Takeaway: Read a fact sheet about Rutgers’ financial bonanza during the worst months of the pandemic (online version here and printable version here). Then share it with colleagues so they know that #RutgersHasTheMoney.
In Spring 2020, the outgoing Barchi administration claimed Rutgers was suffering a “fiscal emergency” that would cause an unprecedented $133.5 million operating deficit for the coming 2020–21 fiscal year. They said they had no choice but to lay off union workers, cut classes for adjuncts, and cancel negotiated raises. In his budget address earlier this year, President Holloway repeated the assertion that “we were looking at a deficit of $250 million” as the 2020–21 school year approached.
But the university’s official financial statement for 2020–21, released in May, shows that Rutgers had one of its best years ever financially, even as the pandemic raged, and layoffs and austerity upended the lives of students, staff, grad workers, and faculty:
- Instead of a budget deficit for 2020–21, Rutgers ended up with its biggest-ever operating surplus in a single year: $156.1 million.
- The administration’s “rainy day fund” of unrestricted reserves jumped 61.9 percent to $818.6 million, the highest level ever.
- Rutgers’ endowment had a banner year, with the net value of university investments climbing by $443.0 million.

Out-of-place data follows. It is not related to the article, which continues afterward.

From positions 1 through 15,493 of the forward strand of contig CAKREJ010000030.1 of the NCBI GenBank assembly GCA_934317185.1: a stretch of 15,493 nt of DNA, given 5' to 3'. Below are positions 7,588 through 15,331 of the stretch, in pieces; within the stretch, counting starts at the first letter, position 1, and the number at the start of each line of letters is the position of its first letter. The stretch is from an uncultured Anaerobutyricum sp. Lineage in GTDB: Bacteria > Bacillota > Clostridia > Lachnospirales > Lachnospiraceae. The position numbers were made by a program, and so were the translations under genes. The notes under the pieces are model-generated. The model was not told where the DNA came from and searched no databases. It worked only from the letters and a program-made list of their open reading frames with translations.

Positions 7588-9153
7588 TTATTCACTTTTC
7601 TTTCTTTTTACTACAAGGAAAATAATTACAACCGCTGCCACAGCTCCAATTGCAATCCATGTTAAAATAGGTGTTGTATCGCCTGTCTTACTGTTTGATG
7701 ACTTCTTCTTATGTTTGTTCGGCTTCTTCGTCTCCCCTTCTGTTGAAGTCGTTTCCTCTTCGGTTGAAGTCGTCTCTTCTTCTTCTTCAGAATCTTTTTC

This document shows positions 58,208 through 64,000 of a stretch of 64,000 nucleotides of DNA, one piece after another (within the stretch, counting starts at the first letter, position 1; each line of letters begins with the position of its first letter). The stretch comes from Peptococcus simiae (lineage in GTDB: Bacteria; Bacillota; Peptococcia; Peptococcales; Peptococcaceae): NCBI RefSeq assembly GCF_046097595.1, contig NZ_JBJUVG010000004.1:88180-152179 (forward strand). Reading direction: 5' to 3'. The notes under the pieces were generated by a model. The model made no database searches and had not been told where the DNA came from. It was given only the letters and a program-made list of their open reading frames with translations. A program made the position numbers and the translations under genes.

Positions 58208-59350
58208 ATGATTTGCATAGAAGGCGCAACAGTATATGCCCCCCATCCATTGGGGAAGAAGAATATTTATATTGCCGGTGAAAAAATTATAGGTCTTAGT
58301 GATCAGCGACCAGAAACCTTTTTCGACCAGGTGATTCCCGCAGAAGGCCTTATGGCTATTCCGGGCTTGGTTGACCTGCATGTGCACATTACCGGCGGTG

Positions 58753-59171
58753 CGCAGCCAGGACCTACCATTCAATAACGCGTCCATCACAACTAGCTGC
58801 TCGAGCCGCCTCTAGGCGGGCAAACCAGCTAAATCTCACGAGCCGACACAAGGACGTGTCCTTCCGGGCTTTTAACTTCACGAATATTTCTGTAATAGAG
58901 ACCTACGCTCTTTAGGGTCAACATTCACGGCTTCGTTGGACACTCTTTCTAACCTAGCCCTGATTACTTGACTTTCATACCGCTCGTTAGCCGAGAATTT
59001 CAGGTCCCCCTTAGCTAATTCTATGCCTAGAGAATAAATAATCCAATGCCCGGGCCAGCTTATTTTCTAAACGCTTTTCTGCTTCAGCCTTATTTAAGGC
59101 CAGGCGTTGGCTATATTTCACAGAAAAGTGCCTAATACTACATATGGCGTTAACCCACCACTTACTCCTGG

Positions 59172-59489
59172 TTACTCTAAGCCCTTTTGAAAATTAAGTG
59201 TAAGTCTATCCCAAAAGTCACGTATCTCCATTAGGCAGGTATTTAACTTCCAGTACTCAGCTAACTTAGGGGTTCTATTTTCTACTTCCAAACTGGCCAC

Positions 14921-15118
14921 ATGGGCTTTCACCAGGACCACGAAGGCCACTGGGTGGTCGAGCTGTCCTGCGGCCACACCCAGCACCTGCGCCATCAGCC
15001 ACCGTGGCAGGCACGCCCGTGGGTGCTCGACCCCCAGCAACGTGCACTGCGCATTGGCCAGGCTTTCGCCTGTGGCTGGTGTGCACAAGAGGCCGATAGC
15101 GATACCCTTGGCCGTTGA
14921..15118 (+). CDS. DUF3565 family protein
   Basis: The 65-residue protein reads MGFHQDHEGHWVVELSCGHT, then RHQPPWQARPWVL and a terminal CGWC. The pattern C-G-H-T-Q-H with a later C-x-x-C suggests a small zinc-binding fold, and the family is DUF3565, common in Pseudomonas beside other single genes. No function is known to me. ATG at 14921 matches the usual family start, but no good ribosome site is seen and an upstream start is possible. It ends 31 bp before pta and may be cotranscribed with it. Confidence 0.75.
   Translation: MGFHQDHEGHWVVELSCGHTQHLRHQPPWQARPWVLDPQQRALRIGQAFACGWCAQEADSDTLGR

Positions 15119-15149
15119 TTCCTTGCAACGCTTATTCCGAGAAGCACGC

These are just a few of the jaw-dropping takeaways from a fact sheet produced by our union’s amazing University Budget and Priorities Committee after they analyzed the financial statement. Click here for an online version of the fact sheet, and click here if you prefer a printable 8.5″x11″ version.
We urge all of you to take a few minutes and learn the key facts that we all need to know about Rutgers’ thriving finances. There’s simply no excuse for an administration that had an unprecedented banner year to claim they can’t find the funds to pay raises that keep up with inflation, adequately fund our libraries, or support graduate students delayed by the pandemic who will lose funding before completing their degrees.
Don’t believe it for a moment if the administration starts pleading poverty again. This university has enough money to meet ALL of our demands and invest in the core mission of the university. But we’ll need to organize together this fall if we want to win a strong contract. Find out how to get involved with your union at our new Contract 2022 Resource Center.
P.S. Another example of the administration’s warped priorities came into focus again last week when NorthJersey.com published their latest blockbuster exposé of out-of-control spending by Rutgers Athletics. If you can’t get behind the paywall for the main article, the main findings of NorthJersey.com’s investigation are summarized in this editorial that calls on the Rutgers administration and state and federal officials to rein in the athletics program.
Becky and Todd
Rebecca Givan, President, Rutgers AAUP-AFT
Todd Wolfson, General Vice President, Rutgers AAUP-AFT
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